Fitting running in with the baby sometimes means taking her along for the ride

Over December my Personal Trainer went on holiday and I cut myself some slack. I still did my 3 weekly runs (mostly) but that was it, and I indulged in a festive mince pie or two, and a few Christmas beverages but I figured in January and beyond I’d be hitting it hard, back on the healthy eating bandwagon and hitting the training with renewed vigour, London would only be a few months away…

So on the 1st of January, after a relatively tame New Years Eve, I lined up to run the Lamberhurst 10k beside my husband, who had the baby in the running buggy, and off we went, ready to kick start the new year in a healthy way. It’s hilly, Lamberhurst, but after getting up the first couple of KM I was starting to get into my stride, picked up my pace a bit, mind wandering, wishing I’d remembered to actually download my Spotify running playlist as there wasn’t enough signal to stream it, and I still hadn’t been able to try out my new headphones I got for Christmas when suddenly I wasn’t running any more, I was on the floor surrounded by people telling me to breath, and everything hurt! It took a few more seconds for me to realise that I would be pulling out of the race and not carrying on, another few to realise I couldn’t stand up and probably a full minute before I realised I couldn’t move my left arm properly.

Not quite comprehending how serious this all was yet

My husband happened to come back past me just after the fall so stopped also, and eventually the medics arrived after having to navigate their car through the runners. I was looked at, picked up, a bandage put on my arm, then driven back down to the start where I was advised to go to A&E. By now the pain is catching up with me, i’m in shock and my daughter is crying causing me massive distress. I could barely even touch her with my hands bleeding everywhere to help calm her down. Hubby drove me to the hospital and left me there to go and feed the baby – I couldn’t do it – what were we going to do?!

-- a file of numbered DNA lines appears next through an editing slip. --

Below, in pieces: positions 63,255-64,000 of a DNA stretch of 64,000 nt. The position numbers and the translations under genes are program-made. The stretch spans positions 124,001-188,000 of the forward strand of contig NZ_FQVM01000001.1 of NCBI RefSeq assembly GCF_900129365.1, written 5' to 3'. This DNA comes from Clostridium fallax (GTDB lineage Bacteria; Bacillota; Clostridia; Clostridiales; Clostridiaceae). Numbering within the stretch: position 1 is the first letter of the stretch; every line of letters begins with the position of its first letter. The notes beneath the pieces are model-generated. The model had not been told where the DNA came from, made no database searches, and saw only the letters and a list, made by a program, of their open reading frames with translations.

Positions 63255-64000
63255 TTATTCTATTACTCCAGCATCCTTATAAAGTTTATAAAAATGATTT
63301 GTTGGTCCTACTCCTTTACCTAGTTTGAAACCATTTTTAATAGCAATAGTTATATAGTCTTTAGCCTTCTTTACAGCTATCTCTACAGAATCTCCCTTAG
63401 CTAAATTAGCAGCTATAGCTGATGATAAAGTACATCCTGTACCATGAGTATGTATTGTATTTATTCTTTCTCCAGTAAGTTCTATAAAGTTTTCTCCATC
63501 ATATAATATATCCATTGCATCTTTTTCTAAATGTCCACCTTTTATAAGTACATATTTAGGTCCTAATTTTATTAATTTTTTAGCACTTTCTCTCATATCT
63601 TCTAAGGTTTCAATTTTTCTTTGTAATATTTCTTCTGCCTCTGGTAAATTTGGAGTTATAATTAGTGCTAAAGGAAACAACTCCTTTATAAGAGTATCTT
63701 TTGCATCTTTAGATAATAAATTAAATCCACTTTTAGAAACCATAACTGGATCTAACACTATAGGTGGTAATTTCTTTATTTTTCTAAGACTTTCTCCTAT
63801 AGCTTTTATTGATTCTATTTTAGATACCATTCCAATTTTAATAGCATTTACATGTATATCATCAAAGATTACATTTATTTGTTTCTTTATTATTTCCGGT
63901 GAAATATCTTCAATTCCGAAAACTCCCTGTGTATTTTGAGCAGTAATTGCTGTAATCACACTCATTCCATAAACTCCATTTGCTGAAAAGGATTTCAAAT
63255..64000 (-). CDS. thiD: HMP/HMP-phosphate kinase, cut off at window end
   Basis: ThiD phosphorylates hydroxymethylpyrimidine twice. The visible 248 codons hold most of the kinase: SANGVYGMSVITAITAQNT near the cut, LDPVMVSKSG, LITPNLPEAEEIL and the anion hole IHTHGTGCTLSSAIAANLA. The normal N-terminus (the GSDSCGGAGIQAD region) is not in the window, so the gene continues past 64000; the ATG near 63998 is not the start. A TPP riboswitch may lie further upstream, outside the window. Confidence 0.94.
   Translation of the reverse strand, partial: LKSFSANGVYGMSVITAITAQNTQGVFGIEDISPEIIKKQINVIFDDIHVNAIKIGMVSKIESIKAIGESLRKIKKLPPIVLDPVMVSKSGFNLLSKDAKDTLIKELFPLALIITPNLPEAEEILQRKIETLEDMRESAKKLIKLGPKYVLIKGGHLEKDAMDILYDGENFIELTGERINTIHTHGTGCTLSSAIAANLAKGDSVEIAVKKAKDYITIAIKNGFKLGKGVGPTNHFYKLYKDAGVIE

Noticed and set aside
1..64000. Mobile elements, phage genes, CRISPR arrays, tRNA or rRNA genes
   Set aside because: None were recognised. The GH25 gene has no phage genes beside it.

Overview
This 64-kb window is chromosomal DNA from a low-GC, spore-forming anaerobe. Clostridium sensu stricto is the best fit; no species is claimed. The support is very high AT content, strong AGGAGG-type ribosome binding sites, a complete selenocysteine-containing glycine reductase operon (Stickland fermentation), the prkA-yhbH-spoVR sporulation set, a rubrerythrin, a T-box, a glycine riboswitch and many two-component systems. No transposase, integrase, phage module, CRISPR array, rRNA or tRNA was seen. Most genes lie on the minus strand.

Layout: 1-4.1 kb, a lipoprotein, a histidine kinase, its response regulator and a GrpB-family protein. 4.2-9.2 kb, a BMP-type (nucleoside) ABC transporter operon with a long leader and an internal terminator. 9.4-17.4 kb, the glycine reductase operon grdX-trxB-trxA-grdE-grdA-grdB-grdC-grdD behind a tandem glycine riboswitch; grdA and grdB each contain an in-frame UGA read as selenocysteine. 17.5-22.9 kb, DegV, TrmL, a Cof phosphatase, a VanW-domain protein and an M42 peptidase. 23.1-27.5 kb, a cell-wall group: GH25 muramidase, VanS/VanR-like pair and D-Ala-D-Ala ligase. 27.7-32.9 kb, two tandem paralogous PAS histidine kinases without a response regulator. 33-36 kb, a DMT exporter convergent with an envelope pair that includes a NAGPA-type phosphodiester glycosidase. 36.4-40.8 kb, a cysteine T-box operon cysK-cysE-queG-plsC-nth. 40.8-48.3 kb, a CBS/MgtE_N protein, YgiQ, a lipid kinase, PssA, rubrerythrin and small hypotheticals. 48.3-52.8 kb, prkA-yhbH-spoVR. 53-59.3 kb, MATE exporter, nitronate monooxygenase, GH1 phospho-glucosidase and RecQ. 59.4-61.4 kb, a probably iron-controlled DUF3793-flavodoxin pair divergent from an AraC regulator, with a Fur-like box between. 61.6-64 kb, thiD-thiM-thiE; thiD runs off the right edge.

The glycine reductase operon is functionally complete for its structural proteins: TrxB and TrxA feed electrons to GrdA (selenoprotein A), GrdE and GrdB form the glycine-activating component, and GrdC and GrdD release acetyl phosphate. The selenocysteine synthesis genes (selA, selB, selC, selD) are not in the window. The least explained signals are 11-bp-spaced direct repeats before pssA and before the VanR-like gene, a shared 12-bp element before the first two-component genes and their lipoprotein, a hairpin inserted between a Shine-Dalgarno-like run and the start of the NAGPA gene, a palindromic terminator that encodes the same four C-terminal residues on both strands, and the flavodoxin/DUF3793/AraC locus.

The people in A&E were fab, it didn’t seem like I was waiting around, but the news wasn’t good, my left elbow was fractured, which would be problematic enough without my right hand side also being bruised with cuts across my whole hand and elbow. I basically had very minimal use of either hand!

Somewhat delirious on the way back from A&E

Now a few days on I am left having to ask people to come and look after me and the baby while hubby is at work as I’m unable to look after her by myself, my cuts are healing slowly which will help and I’m using my left arm as much as I’m able trying to get movement back. I’ve been to the fracture clinic but have to go back in a few weeks to be re-xrayed and until then I’m not supposed to do exercise. Not the start to the year I was hoping for!

Now as I laid in bed in the early hours of this morning, having just got the baby back to sleep (thankfully I’ve cracked being able to breastfeed despite my injuries) I decided that I wasn’t going to let this sink me. I can hold the baby again for shot periods to at least comfort her, which was my most pressing concern after being able to feed her and I have a fantastic network of friends and family who have me covered for the next week so that leaves me with just me to worry about.

It would be so easy to fall back into my pattern of comfort eating and drinking so I’m going to make a concerted effort not to. I’ve already made a meal plan for the next week along with a shopping list to get my nutrition back on track which is especially important as I can’t do my normal amount of exercise, and my next step is going to be to look into what exercises I CAN do with limited use of my arms. I can’t afford to sit around losing fitness for the next month, I have a marathon to run!

And run it I will! I’m going to sit down and re-write my marathon training plan taking into account this unscheduled break in my training and i’ll just have to work at it twice as hard once I can run again.

I decided a while ago that I was going to do this for charity after all, as anything I can raise, even if its only a small amount, is more than they would have if I didn’t. I wouldn’t usually ask for sponsorship to run these days as its something I do all the time, but as I say on my fundraising page, this is a bit different, as its a marathon, and not only that but its a marathon I’ve got to train for after just having a baby with all the rebuilding of strength and fitness that entails, and now I’m going to try and turn this arm break into a positive and say it’s another good reason to sponsor me, as I will also have to recover from this and try and be marathon ready over a much shorter time frame!

I’m raising money for The Royal Marsden Cancer Charity again, as it very sadly keeps being a background feature of my life, treating friends and family when the dreaded disease rears it’s ugly head and you can find my fundraising page here if you feel so inclined.

I’m going to need so much help and support in the coming months to recover and get going again. It really was spectacularly bad timing, but it is what it is, and I’m determined that a little break wont be the breaking of me!